Winning the Lottery Isn’t a Viable Retirement PlanTrevor Gerszt
The past year has seen some really large and nearly record-breaking sums of money won in lotteries. From the $1.5 billion won in Mega Millions in October 2018 to the $768 million won in Powerball in March 2019, many Americans have gotten excited thinking about the things they could do with all that money.
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Yet despite all that wishful thinking, you would think that most Americans would realize that the odds of winning the lottery are incredibly small, about 1 in 250 million. And because of those small odds you would think that most Americans would realize that planning to win the lottery, even just a smaller prize like a million dollars, is not a viable strategy for funding retirement. But the truth might surprise you.
In a recent survey 59% of millennials, and 40% of Americans overall, think that winning the lottery is a reasonable plan to save for retirement. That is a shockingly large percentage. The traditional standby of marrying rich doesn’t come anywhere close, with only 3% choosing that option.
Why Do So Many People Bank on the Lottery?
Many people undoubtedly see the lottery as a viable option because they’ve saddled themselves with massive amounts of debt and don’t see any way out. Whether it’s student loans, auto loans, or a large mortgage, the amount of debt that Americans take on continues to grow every year.
For millennials in particular, student debt has become a major burden. Couple that with the fact that many millennial college graduates find themselves underemployed and earning nowhere near what their parents made at their age and you find a generation that increasingly grows despairing of ever improving its lot in life.
With wage growth slow over the past decade and the prospect of heavily indebted Baby Boomers remaining in the job market past retirement age in order to make up for losses incurred during the financial crisis, many millennials find it hard to see any prospects for career advancement and salary growth. That uncertainty about the future can fuel quite a bit of pessimism.
The survey also found that three-quarters of millennials reported living paycheck to paycheck, a situation that also would lead to a great deal of pessimism. While there are certainly some people who live paycheck to paycheck due to frivolous spending habits, it seems highly unlikely that 75% of those between the ages of 22 and 37 are such spendthrifts.
Again we’re back to high debt levels sucking up large percentage of paychecks, and the despair that millennials will ever be able to afford the lifestyle their parents were able to give them while growing up. It’s no wonder, then, that so many millennials see no recourse for retirement but to rely on dumb luck through playing the lottery.
How Can Societal Attitudes Change?
With so many millennials, and others, putting their faith in lotteries rather than markets, it will take a sea change in thinking to get those people back to any semblance of financial reasonableness. It doesn’t help things that the last two decades have seen two major stock market crashes, the result of the dotcom bubble and the housing bubble, and that stock markets seem to be on the brink of a third major crash.
Having seen what their parents went through during the financial crisis, or what they themselves had to go through during the financial crisis when it comes to older millennials, many millennials don’t trust markets, and understandably so. The mantra of buy and hold investing doesn’t hold any water with those who have seen their own or their families’ retirement savings wiped out by stock market crashes, setting back their asset growth by years or even decades.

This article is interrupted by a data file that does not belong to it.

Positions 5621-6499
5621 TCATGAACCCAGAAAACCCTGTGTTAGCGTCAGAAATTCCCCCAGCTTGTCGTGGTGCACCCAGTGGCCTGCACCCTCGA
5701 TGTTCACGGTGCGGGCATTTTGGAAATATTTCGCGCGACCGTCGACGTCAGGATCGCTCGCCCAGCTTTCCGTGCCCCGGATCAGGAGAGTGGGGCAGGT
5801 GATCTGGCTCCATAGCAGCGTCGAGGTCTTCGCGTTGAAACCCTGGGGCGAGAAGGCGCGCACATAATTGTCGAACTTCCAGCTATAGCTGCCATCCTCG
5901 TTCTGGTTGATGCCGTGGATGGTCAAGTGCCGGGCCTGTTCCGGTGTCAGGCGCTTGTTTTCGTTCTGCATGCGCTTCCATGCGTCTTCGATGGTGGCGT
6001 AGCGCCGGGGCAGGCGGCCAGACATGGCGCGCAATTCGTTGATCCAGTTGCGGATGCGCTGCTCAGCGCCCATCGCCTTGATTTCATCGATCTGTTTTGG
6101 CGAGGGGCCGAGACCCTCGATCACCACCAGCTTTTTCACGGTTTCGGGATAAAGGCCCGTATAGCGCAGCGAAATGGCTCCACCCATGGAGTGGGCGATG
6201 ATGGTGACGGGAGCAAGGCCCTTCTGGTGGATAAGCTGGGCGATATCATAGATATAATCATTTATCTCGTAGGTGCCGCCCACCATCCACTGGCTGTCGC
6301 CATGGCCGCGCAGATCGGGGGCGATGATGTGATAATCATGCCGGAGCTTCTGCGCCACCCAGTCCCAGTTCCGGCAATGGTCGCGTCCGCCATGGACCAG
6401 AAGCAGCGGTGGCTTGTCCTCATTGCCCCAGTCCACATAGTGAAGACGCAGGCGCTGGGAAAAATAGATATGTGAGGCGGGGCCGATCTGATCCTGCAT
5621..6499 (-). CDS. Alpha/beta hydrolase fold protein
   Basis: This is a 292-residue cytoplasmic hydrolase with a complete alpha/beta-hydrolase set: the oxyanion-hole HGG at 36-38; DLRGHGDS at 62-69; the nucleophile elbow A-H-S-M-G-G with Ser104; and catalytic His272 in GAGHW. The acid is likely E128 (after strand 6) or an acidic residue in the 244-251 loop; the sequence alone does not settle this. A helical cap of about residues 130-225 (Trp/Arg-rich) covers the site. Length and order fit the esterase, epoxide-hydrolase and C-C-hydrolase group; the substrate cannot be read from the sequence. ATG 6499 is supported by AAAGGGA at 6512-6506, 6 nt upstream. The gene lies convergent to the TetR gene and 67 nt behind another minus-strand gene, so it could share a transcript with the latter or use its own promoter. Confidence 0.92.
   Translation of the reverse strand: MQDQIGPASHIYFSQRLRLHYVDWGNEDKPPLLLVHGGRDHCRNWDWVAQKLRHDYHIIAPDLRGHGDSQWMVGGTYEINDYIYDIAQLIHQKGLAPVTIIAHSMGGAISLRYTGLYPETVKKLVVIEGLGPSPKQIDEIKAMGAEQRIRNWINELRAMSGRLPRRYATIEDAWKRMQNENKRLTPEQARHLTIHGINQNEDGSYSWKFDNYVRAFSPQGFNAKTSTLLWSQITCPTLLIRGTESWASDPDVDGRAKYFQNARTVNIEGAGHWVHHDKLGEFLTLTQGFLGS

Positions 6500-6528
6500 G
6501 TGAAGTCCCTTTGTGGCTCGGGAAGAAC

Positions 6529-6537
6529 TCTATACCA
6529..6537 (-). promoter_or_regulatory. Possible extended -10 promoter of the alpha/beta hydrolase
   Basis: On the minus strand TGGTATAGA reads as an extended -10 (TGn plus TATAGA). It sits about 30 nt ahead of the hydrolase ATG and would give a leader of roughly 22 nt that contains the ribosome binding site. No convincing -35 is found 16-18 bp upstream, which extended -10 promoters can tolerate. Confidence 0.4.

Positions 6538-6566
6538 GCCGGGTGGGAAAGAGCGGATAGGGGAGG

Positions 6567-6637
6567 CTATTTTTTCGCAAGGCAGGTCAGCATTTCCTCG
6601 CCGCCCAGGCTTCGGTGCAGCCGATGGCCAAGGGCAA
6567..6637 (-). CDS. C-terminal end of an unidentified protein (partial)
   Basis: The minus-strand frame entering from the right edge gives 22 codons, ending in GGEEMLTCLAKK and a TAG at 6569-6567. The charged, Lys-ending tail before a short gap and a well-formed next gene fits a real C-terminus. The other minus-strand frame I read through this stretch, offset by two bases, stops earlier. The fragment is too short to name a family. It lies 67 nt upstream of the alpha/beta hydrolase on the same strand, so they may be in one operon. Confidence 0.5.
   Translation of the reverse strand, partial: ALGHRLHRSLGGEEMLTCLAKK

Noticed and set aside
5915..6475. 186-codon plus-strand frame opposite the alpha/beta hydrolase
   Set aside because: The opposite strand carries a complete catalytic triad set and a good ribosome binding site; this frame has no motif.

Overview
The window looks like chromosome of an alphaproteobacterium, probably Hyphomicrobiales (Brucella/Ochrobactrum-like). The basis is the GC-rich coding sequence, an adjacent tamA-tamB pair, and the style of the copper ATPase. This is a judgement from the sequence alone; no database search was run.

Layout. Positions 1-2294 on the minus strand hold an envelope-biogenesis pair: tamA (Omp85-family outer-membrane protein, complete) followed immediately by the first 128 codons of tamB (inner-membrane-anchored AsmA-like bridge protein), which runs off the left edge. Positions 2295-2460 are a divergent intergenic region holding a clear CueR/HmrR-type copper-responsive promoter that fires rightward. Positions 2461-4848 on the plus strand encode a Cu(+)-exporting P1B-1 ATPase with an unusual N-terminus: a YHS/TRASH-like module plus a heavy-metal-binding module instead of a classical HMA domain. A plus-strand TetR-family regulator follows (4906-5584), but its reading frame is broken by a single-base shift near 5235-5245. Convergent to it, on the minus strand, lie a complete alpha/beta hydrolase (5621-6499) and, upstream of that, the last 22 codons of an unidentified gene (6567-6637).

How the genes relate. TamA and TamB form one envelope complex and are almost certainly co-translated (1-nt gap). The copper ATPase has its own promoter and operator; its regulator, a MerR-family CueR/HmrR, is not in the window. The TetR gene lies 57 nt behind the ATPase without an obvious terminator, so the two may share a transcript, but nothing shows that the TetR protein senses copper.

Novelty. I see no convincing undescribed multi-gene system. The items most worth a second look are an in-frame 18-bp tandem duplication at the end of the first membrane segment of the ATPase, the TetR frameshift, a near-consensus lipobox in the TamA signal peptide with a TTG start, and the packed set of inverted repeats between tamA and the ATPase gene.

Perhaps that’s why so many survey respondents found the entire process of saving and investing overwhelming. With the risk of losing half or more of your retirement savings in a stock market crash always in the back of your mind, it’s understandable that many people feel nervous and anxious when it comes time to develop a plan for saving and investing. But it doesn’t have to be that difficult.
Developing a plan for saving and investing can be done very easily. It first requires determining how much money you’re bringing in each month, then determining how much money you’re spending. Once you figure out how you’re spending your money you can start to figure out what spending you can cut out as unnecessary. Any unnecessary spending can be redirected into setting up emergency savings and then retirement savings.
When it comes to financial education, the process can indeed seem overwhelming. There are so many financial commentators out there hawking their pet stocks or bonds that it can feel like there’s not enough time to sift through all the information to make an informed decision.
But at the bare minimum, investors should set up an emergency savings fund to have some money ready for a rainy day, and set up some sort of investment account. Those who have access to an employer-sponsored 401(k) account should take advantage of any matching contributions offered by employers, as that’s essentially free money.
Investors also shouldn’t forget to safeguard their investments by investing in gold. While gold may not be on the radar screens of many financial advisors, its performance over the past 20 years, nearly double that of stock markets, makes gold an indispensable part of any investment portfolio.
Regardless of what decision you make towards establishing a source of retirement savings, the key is to develop a plan and stick to it. And no matter how tempting it may be to spend all your money now and hope to win the lottery, that’s not a viable solution.